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Marijuana Decriminalization On November Ballots/with Video

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BENZIE COUNTY -- Next month, voters in 18 Michigan communities will decide if they want to make it legal to possess a small amount of marijuana.

But would these changes in municipal law, have any impact on how police do their jobs?

Six years ago, Michigan voters approved the use of medical marijuana.

Supporters of the use of cannabis are now hoping to push the state to take the next step.

"We are trying to lead our legislators to enact legalization here in MI," says Rev. Steven B. Thompson.

“I know that their ultimate goal is to legalize it,” says Ted Schendel, Sheriff in Benzie County.  “That’s their ultimate goal.  But they’re starting at the lower level and saying,

‘They’re coming after us for that marijuana joint’ and that’s not the case.  That’s simply not happening at the local level or at the state level.”


The ballots in four northern Michigan cities, Frankfort, Harrison, Clare, and Onaway, will each contain a similar ballot item asking voters if their city's charter should be

amended to say:  "Nothing in the municipal code shall apply to the use, possession or transfer of less than 1 ounce of marijuana, on private property not used by the

public, or transportation of 1 ounce or less of marijuana by a person who has attained the age of 21 years."

In the city of Harrison, the amount a person would be allowed to possess is increased to 2.5 ounces.

Benzie County’s sheriff sees the proposed ordinance as somewhat unnecessary.

“The premise that they’re going on is that law enforcement’s out there busting into their homes and arresting them while they smoke their marijuana.  And that is just not


that case.  If they have a small amount of marijuana and they’re in their house and they’re in the privacy of their house, we’re not busting down doors.  We don’t care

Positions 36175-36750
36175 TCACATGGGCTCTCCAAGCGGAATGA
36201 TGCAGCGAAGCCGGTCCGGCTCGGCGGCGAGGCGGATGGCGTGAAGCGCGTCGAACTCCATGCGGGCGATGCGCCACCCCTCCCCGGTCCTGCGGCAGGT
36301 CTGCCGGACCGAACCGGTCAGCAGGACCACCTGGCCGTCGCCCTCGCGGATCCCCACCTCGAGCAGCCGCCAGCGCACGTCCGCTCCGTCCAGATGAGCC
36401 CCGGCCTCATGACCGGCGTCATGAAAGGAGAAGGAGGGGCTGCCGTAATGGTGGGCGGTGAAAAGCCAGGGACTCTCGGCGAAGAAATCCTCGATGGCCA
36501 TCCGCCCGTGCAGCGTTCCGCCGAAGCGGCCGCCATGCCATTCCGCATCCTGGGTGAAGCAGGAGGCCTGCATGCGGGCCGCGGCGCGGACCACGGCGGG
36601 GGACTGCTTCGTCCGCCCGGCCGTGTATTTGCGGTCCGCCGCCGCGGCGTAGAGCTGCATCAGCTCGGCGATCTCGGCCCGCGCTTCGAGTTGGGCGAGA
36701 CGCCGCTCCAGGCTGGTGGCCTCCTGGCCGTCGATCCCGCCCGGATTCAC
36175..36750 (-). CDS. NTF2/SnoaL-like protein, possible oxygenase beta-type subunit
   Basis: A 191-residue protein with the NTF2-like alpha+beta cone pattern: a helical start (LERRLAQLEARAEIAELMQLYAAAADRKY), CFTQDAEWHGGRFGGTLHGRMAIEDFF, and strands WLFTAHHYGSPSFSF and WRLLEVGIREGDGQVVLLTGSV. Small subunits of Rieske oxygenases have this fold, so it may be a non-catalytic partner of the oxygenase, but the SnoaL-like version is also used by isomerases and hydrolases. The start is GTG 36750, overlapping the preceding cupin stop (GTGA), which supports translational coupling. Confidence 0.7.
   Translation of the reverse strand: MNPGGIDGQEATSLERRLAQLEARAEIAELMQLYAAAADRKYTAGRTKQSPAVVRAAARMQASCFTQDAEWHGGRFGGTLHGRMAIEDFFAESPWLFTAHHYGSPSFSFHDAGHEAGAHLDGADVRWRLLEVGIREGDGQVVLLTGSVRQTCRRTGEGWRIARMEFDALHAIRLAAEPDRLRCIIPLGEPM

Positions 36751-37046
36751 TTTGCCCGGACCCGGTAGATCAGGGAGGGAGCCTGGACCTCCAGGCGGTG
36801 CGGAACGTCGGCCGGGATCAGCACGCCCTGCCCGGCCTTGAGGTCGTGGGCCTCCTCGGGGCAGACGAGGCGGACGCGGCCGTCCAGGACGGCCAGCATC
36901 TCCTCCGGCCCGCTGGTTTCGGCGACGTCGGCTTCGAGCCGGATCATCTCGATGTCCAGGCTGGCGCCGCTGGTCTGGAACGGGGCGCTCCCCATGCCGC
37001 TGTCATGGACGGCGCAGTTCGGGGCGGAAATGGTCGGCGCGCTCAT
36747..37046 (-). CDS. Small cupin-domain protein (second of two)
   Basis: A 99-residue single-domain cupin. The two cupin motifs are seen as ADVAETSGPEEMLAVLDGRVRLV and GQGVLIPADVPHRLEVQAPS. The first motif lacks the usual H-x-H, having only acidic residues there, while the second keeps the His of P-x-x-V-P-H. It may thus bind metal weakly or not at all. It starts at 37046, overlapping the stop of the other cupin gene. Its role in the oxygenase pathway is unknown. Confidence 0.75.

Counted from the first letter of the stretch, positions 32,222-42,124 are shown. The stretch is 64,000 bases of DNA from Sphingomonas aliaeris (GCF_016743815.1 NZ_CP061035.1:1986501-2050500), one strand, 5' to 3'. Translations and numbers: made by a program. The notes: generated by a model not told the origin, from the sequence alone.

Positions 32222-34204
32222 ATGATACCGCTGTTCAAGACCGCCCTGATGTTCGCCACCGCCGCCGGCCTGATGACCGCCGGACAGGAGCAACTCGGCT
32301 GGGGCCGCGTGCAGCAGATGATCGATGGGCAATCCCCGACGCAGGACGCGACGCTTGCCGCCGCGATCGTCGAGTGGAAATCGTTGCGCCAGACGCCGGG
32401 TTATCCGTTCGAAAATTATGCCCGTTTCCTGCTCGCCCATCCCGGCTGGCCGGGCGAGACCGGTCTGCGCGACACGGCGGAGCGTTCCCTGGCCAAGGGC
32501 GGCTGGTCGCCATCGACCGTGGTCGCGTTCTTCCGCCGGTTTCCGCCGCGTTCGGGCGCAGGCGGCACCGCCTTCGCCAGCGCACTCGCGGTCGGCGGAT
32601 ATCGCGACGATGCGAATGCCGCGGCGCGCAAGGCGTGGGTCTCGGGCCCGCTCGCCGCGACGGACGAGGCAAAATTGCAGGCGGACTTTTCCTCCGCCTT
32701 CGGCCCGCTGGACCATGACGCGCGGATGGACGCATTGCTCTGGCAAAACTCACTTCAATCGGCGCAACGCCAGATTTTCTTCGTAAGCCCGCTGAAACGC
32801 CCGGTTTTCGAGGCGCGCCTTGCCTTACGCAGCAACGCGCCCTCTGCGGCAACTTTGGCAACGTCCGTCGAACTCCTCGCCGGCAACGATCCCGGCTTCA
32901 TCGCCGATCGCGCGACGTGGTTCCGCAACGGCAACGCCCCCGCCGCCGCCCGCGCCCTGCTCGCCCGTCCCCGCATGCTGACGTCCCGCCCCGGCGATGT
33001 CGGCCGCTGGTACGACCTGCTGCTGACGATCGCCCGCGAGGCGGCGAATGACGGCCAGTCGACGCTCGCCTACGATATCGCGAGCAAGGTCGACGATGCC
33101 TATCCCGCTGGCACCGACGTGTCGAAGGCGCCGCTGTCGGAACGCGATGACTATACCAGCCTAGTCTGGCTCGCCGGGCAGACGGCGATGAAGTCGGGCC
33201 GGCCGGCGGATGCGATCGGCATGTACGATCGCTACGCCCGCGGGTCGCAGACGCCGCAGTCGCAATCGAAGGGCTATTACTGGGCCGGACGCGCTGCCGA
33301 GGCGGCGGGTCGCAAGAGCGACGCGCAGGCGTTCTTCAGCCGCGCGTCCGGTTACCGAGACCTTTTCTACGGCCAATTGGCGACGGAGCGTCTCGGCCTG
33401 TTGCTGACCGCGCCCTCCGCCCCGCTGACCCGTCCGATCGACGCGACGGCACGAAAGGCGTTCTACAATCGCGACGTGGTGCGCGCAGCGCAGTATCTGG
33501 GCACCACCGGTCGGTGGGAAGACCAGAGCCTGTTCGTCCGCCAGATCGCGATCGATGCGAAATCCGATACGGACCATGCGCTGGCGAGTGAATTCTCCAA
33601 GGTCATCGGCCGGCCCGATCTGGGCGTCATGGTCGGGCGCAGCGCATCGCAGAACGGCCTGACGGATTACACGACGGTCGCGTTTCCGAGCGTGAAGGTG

about that.  We really don’t”

"We don't want to be the 13th state, like we were with medical, so we're putting pressure on our legislators by doing this,” said Rev. Thompson.  “By showing them that


voters all over the state are ready to end this prohibition of cannabis here in the state and actually legalize it to where it can be taxed and regulated."


Law enforcement says this ballot question, if successful, will have little impact on what they do.


"No, it will not have any impact on county officers,” said Sheriff Schendel said.  “It will not have any impact on the state police.  It's a city ordinance that, if a city police

officer in Frankfort chose to issue a civil violation, they have that option."


Frankfort's Police Chief says he has always enforced state law, and he and his officers will continue to do so.



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if it wont have any impact on what police do, why are police so against it?


I used to think the same until someone told me why 


Leo has to follow State Law and City Law there is a difference i guess in the two but the plan is to me is to make all or as many as it takes Decrim all city's and then the Law makers inn Lansing will start to here our         Cry's 

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